Photo: Scene of Crime by Amar Kanwar, film still.
Courtesy of the Artist.
In Light of COVID-19: What Looks Different Now?
A virtual roundtable exploring interconnection across disciplines
This virtual roundtable features artist Amar Kanwar, scholars and practitioners, and Associate Director and Curator of Ishara Art Foundation Sabih Ahmed. Panelists will explore how the COVID-19 crisis makes visible our unseen interconnections — between our landscapes, our knowledge, work, and economy.
The conversation ties into the larger questions of Kanwar’s current exhibition at The NYUAD Art Gallery, The Sovereign Forest, which shows the connections between farmlands, a forest, and the health of a nation, specifically in the case of Odisha, India. Government decisions there had a cascading effect on institutions, companies, small businesses, individuals, and ecosystems. This ripple-effect of decisions and consequences exposes how interconnected our communities are, on all levels.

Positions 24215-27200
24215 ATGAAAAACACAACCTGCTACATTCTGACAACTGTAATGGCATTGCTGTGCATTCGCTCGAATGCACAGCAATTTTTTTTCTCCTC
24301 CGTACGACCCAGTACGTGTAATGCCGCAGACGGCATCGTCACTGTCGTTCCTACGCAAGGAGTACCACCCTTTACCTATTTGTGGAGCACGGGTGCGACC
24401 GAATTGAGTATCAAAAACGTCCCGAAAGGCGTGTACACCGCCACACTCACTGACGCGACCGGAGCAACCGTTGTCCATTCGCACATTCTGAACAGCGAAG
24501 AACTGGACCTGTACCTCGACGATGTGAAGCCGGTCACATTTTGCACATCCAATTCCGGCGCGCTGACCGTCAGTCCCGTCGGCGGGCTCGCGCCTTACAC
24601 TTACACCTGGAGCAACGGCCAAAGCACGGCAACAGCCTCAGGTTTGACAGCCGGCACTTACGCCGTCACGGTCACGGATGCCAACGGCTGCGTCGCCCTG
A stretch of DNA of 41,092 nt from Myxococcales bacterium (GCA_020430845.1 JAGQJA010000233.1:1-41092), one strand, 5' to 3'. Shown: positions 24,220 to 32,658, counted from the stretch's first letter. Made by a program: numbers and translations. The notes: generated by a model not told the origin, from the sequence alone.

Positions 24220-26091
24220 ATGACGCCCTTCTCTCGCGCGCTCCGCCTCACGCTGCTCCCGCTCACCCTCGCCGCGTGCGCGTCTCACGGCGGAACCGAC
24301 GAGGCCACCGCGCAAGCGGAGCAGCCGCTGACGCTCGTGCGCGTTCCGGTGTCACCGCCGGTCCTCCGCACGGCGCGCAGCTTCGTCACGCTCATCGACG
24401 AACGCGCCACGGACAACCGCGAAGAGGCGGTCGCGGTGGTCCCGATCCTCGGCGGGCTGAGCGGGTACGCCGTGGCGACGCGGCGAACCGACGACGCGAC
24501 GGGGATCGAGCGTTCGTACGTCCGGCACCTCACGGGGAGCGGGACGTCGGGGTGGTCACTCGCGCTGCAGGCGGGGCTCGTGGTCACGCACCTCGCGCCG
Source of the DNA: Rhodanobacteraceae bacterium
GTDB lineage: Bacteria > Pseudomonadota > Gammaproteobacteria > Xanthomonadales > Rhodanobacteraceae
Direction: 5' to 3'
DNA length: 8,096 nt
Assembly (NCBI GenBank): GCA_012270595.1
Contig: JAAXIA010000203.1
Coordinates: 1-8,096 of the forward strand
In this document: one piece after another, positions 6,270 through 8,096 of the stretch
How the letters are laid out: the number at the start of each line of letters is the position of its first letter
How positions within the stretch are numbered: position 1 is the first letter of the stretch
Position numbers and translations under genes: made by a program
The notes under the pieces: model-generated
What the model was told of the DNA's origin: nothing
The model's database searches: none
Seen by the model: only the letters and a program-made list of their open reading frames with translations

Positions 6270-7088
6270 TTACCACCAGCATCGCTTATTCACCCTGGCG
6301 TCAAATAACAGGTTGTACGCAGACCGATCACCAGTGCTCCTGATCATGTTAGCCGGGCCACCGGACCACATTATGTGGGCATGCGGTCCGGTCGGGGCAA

The conversation is moderated by our Executive Director, Maya Allison, with panelists: Amar Kanwar (artist), NYU Abu Dhabi faculty Alberto Gandolfi (Mathematics), Joanna Settle (Theatre), Jonathan Shannon (Program Head, Arab Crossroads), Dr. Ayaz Virji (Director, Health and Wellness Center, NYU Abu Dhabi), and Sabih Ahmed (Associate Director, Ishara Art Foundation).
About the Speakers:
Kanwar has distinguished himself through films and multi-media works, which explore the politics of power, violence, and justice. Recent solo exhibitions have been at Museo Nacional Thyssen-Bornemisza, Madrid and Marian Goodman Gallery, Paris (2019), Tate Modern, London (2018), Bildmuseet, Umea, Sweden (2017), Goethe Institut Mumbai and NTU CCA Singapore (2016), Assam State Museum, India (2015). In 2013 and 2014 at the Art Institute of Chicago; Yorkshire Sculpture Park; TBA 21, Vienna and at Fotomuseum Winterthur, Switzerland (2012).